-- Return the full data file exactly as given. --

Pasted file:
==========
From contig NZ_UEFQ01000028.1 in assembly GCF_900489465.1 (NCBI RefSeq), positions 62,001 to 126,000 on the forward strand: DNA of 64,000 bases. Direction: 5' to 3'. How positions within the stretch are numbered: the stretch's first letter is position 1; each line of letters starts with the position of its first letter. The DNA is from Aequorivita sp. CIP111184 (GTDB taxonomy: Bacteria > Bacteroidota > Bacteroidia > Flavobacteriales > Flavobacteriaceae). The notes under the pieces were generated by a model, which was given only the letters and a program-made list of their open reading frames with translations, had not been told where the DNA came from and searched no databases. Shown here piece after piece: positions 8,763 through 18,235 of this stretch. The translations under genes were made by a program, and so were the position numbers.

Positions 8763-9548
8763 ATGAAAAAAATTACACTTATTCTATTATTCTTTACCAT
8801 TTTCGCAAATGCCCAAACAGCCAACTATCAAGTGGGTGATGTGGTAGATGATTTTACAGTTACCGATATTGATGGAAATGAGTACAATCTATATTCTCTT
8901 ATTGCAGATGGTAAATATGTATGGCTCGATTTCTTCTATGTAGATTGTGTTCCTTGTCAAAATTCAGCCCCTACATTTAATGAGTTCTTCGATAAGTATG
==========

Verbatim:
From contig NZ_UEFQ01000028.1 in assembly GCF_900489465.1 (NCBI RefSeq), positions 62,001 to 126,000 on the forward strand: DNA of 64,000 bases. Direction: 5' to 3'. How positions within the stretch are numbered: the stretch's first letter is position 1; each line of letters starts with the position of its first letter. The DNA is from Aequorivita sp. CIP111184 (GTDB taxonomy: Bacteria > Bacteroidota > Bacteroidia > Flavobacteriales > Flavobacteriaceae). The notes under the pieces were generated by a model, which was given only the letters and a program-made list of their open reading frames with translations, had not been told where the DNA came from and searched no databases. Shown here piece after piece: positions 8,763 through 18,235 of this stretch. The translations under genes were made by a program, and so were the position numbers.

Positions 8763-9548
8763 ATGAAAAAAATTACACTTATTCTATTATTCTTTACCAT
8801 TTTCGCAAATGCCCAAACAGCCAACTATCAAGTGGGTGATGTGGTAGATGATTTTACAGTTACCGATATTGATGGAAATGAGTACAATCTATATTCTCTT
8901 ATTGCAGATGGTAAATATGTATGGCTCGATTTCTTCTATGTAGATTGTGTTCCTTGTCAAAATTCAGCCCCTACATTTAATGAGTTCTTCGATAAGTATG